Never trust a man from Dorset with blue cheese.

One of the interesting things about actually reading the Foods of the World all the way through rather than skimming around for ideas, context or inspiration is the discovery that there are some terribly amusing (at least to me) stories to be had throughout. Some of them even have morals. In the case of Cooking of the British Isles, I joked on Twitter at some point a few months ago that I’d learned one should never trust a cheese monger from Dorset.

In the chapter devoted to cheese (titled “A Royal Collection of Rural Cheeses”) Adrian Bailey is on the hunt for a rare local blue cheese called “Blue Vinny”. After asking about all over rural Dorset he finally finds someone in a pub willing to procure this rare cheese for him—he takes the cheese to a Cheese Grading Center in Wells and discovers that he’s been duped, they’ve provided him with a common Stilton. For me, the moral of this story was—know your cheese monger. And I’m lucky to have a truly excellent one in my own neighborhood.

I don’t have a ton of British cheese, but the ones I do carry I absolutely love.

— Sheri LaVigne, The Calf and Kid

Details from Calf and Kid

Sheri from Calf and Kid was kind enough to take some time to talk British cheese with me one Wednesday afternoon.

A cheese monger should love all their cheeses, and after exchanging a few emails with Sheri, I was delighted to go in to Calf and Kid for an hour one Wednesday afternoon to talk, taste and of course purchase some lovely British cheeses. Sheri carries five cheeses from the UK, all sourced through Neal’s Yard Dairy—which was interesting to me because they provide aging space to a number of smaller producers, which also allows them access to a wider audience. I brought home with me four of the five cheeses Calf and Kid carries, only leaving behind her Stichelton—as I was sharing the cheese with friends the following Sunday and something in a Stilton style is a bit overpowering at the start of a meal.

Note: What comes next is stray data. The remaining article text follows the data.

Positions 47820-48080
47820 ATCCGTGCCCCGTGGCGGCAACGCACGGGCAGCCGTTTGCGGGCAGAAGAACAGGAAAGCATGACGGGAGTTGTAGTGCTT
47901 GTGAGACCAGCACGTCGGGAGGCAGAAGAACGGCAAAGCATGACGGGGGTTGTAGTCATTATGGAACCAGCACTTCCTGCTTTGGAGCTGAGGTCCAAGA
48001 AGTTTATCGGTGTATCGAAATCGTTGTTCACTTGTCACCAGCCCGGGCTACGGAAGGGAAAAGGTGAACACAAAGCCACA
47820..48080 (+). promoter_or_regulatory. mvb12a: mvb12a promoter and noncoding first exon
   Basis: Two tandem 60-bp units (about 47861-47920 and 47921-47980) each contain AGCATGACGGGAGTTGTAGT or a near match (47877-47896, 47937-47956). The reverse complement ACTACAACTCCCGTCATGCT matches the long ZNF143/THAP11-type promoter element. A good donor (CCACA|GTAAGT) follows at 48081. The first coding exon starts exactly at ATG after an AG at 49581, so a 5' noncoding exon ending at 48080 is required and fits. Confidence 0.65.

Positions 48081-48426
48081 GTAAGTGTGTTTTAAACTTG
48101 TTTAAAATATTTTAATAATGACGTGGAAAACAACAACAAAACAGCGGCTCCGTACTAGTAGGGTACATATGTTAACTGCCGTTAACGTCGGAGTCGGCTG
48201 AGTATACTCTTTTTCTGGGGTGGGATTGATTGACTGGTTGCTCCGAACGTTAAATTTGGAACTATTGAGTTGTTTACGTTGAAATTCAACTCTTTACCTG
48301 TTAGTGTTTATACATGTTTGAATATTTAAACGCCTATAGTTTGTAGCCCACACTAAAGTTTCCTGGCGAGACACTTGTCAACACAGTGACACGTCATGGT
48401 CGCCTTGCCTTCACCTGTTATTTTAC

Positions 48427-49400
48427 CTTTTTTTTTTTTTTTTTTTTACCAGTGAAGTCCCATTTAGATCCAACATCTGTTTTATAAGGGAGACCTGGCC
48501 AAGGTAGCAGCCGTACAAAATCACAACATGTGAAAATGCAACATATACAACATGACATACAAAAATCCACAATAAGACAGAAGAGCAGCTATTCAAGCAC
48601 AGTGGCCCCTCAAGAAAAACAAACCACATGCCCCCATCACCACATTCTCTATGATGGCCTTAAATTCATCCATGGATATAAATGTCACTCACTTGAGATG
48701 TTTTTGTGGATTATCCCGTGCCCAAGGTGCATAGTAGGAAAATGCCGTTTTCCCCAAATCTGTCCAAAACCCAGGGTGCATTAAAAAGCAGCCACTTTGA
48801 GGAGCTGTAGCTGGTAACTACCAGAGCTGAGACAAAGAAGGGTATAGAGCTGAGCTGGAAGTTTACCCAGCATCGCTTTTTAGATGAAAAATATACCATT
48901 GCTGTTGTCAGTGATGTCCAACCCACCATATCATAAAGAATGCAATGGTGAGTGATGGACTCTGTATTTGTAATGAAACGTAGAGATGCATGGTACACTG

A selection of British Cheeses

I’ll let the cheeses I did bring home, speak for themselves (at least in the words of Neal’s Yard). I struggled with describing them on my own, and as I noted in conversation to Sheri, “I’m not always good with my ‘food words’.” I truly enjoyed all of them—though have rekindled my love of cheddars thanks to the Keen’s and it should surprise no-one that I adored the Berkswell (being a sheep’s milk cheese), but the real surprise was the lovely Ticklemore. While it had a somewhat silly name, what a lovely cheese—how can goats that look this happy produce anything but a lovely tasting cheese?

Keen's Cheddar and Berkswell

Keen’s Cheddar: Smooth and firm textured with long, complex, rich, nutty flavours and a tangy bite at the end.

Berkswell: Rich, sweet, fruity and nutty. Sometimes with a fruity acidity that reminds us of pineapples, sometimes creamy and biscuity, but the flavours are always, long, deep and mouth-filling. The texture can be slightly grainy and depending on age varies from quite firm to moist and relatively soft.

Montgomery's Cheddar and Ticklemore

Montgomery’s Cheddar: Rich, sweet, fruity, nutty, beefy flavours. Sometimes reminiscent of the caramelised edge of a Sunday roast. The texture is drier than most other cheddars with a grainy and crystalline crunch as it ages.

Ticklemore: Light, gentle, floral, herby and ice-creamy cool with a moist crumbling texture.

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